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Publication numberUS5077023 A
Publication typeGrant
Application numberUS 07/551,777
Publication dateDec 31, 1991
Filing dateJul 12, 1990
Priority dateAug 1, 1989
Fee statusLapsed
Also published asDE3925424A1, EP0411454A1
Publication number07551777, 551777, US 5077023 A, US 5077023A, US-A-5077023, US5077023 A, US5077023A
InventorsBernd Leutner, Klaus-Dieter Hoppe, Paul Bever, Matthias Kraume
Original AssigneeBasf Aktiengesellschaft
Export CitationBiBTeX, EndNote, RefMan
External Links: USPTO, USPTO Assignment, Espacenet
Reduction in the rate of oxidation of sulfite solutions
US 5077023 A
Abstract
The rates of oxidation of sulfite/bisulfite-containing solutions in gas-liquid scrubbers for removing SO2 from gases are reduced by adding oxidation inhibitors to the solutions in an amount of from 0.02 to 20 mmol per hour and per square meter of exchange area.
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Claims(9)
We claim:
1. A process for reducing the rates of oxidation of sulfite/bisulfite-containing solutions in gas-liquid scrubbers for removing SO2 from gases with the addition of oxidation inhibitors, which comprises adding 0.01 to 20 mmol of oxidation inhibitors to the sulfite/bisulfite-containing solutions per square meter of exchange area between gas and liquid and per hour.
2. A process as claimed in claim 1, wherein the oxidation inhibitors are added continuously.
3. A process as claimed in claim 1, wherein complexing agents for metals are added in addition to the oxidation inhibitors.
4. A process as claimed in claim 1, wherein the oxidation inhibitor is added to the sulfite/bisulfite-containing solutions in amounts which are dependent on the NOx content of the gas and which are indicated by the range defined on the FIGURE by the intercepts of a line, which is drawn through the NOx content on the ordinate and parallel to the abscissa, on curves A and C.
5. The process of claim 1 wherein the SO2 -containing gas also contains NOx.
6. A process as claimed in claim 5, wherein the NOx content of the gas is reduced before removal of the SO2.
7. The process of claim 1, wherein the oxidation inhibitor is a member selected from the group consisting of aromatic polyamines, polyhydroxy compounds, and mixtures thereof.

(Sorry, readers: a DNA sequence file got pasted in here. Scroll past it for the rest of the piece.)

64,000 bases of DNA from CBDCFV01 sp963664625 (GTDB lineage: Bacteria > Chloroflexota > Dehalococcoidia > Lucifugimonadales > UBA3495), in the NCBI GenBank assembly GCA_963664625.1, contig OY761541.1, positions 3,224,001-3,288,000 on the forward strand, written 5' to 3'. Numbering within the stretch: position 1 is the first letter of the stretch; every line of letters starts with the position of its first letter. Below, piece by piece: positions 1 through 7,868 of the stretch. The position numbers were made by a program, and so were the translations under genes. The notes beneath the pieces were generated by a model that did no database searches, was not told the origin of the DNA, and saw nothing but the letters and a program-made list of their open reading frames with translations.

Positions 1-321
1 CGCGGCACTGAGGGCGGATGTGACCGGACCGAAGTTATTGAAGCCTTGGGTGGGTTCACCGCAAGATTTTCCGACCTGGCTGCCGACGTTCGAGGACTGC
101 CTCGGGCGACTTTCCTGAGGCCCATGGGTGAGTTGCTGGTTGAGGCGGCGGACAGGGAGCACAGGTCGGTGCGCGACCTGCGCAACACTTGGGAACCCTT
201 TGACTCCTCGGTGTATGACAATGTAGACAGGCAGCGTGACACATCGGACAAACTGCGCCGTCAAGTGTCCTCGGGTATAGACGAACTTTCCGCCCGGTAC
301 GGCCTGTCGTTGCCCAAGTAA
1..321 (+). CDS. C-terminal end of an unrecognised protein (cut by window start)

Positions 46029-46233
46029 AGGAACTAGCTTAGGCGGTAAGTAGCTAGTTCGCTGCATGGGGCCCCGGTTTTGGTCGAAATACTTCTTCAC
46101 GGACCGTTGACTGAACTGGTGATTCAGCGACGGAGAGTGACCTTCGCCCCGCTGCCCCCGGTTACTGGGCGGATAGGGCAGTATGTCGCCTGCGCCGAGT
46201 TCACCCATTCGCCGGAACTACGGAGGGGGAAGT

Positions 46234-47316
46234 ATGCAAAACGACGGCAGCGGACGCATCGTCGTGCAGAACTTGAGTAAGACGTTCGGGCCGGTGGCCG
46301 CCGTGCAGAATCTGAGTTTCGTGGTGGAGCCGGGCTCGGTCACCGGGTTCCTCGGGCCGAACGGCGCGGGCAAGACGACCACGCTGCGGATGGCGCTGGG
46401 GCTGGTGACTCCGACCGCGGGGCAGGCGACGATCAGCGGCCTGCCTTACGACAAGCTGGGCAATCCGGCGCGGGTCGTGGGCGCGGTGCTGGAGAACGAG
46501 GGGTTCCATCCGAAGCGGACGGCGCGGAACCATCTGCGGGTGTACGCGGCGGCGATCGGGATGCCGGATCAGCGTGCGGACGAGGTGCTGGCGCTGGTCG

8. The process of claim 1, wherein the oxidation inhibitor is a member selected from the group consisting of ascorbic acid, dehydroascorbic acid, and mixtures thereof.
9. The process of claim 1, wherein the oxidation inhibitor is added to the sulfite/bisulfite-containing solutions in amounts which are dependent on the NOx content of the gas and which are indicated by the range defined on the FIGURE by the intercepts of a line, which is drawn through the NOx content on the ordinate and parallel to the abscissa, on curves B and C.
Description

The present invention relates to a process for reducing the rate of oxidation of sulfite-containing solutions, inter alia in flue gas desulfurization systems, in the presence of oxidation inhibitors.

Wet scrubbing is widely employed to remove sulfur dioxide from gases. These washes contain various chemicals which are able to bind the SO2. Calcium hydroxide or calcium carbonate is predominantly employed to bind SO2 in flue gas desulfurization systems in power stations The resultant reaction products, calcium sulfite or calcium sulfate, must be removed from the scrubber solution. The sale or even the disposal of these products has proved to be extremely difficult because of the large amounts produced, which are estimated in the Federal Republic of Germany alone to be more than three million tonnes a year.

Thus the processes used for flue gas desulfurization in order to avoid such disposal problems entail, where the sites are suitable, scrubbing the SO2 -containing waste gases with aqueous alkali metal sulfite solutions. The latter react with the gaseous sulfur dioxide to form alkali metal bisulfite The absorbed sulfur dioxide can be driven out of the solutions, and the alkali metal sulfite be recovered, by simply heating the alkali metal bisulfite solution. The concentrated sulfur dioxide gas resulting from this is converted into useful products such as.sulfuric acid.